And yet the Covenant Dance Theater was like a very good regional dance company, except that it's based in New York City. Brooklyn, but New York City.

One of the films i saw this week was the new Australian "Macbeth", directed by Geoffrey Wright, who directed "Romper Stomper". He updates the material to the present-day, and it becomes a violent gang war movie, but he keeps the Shakespearean dialogue. I think it's a fascinating movie, but what it also shows is that the "classical" tradition of English theater continues in Australia. It reminded me that the kind of training that all those Australian actors (cf. Cate Blanchette, Geoffrey Rush, Russell Crowe, Hugh Jackman, Naomi Watts, Nicole Kidman, Rachel Griffiths, Judy Davis, Guy Pearce, et al) have had is that classical British conservatory training. It's a place where that tradition has continued.

Saturday, June 16, 2007

It's been a week since i filed anything on this blog. It's actually been a (relatively) "eventful" week, not so much in terms of screenings (only two this week, as last week), but "culture" in general.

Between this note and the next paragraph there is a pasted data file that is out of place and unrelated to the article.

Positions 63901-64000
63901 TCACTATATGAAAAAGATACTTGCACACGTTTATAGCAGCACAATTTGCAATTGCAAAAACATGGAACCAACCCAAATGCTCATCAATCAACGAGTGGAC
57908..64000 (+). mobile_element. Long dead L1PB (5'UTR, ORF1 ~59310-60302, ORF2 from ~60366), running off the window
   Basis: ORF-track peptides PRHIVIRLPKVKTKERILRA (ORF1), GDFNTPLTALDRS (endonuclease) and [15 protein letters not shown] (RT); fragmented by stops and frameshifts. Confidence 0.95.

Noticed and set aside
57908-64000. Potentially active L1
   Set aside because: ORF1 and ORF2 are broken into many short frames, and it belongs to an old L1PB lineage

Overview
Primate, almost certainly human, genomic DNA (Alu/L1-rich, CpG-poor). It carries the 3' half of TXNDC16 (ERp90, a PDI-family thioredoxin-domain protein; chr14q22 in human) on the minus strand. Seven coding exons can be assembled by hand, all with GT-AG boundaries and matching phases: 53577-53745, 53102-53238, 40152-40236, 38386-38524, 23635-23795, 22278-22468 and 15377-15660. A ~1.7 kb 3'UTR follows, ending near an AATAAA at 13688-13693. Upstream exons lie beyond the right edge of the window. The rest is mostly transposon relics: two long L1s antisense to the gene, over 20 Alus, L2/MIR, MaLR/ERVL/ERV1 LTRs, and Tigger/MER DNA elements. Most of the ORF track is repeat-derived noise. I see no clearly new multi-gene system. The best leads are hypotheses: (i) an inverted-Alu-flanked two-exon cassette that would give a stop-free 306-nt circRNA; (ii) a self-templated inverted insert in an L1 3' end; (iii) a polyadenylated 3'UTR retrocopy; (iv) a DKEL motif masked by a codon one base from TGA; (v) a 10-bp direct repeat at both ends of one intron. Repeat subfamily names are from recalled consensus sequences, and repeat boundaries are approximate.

Monday on The View, Barbara Walters admitted that she didn't watch the Tony Awards, because she wanted to see the end of "The Sopranos". Actually, Larry and i tried to watch both. Why we decided to watch the Tony Awards this year, i have no idea, since we haven't watched in the last few years. But it had a lot to do with the nonprofit theaters: so many were represented this year, and most of the winners came from the nonprofit theaters. Tom Stoppard's "The Coast of Utopia" won a record number of awards, including Best Play; "Spring Awakening" (based on the Wedekind play) won Best Musical, and almost swept the field. "Broadway" has extended itself, so that Lincoln Center is included; a lot of the nominated works began life at one of the off-Broadway nonprofits. But before any other comments on Broadway and the Tony Awards, i should add that Barbara Walters admitted that, when the TV screen want black at the end of "The Sopranos" (with a 30-second pause before the credits started to roll), she thought her cable service had been affected. That's exactly what Larry thought (and a lot of other people). I had no idea what was going on, but even though our attention to "The Sopranos" has been erratic (to say the least) after the first two seasons, we felt like we ahd to see how it all ended. And (of course) it didn't. But then seeing the rehashes ovre the next few days... it's brilliant, it's stupid, it's just like life, it's a waste, etc. It's a TV series with an open end. So what else is new?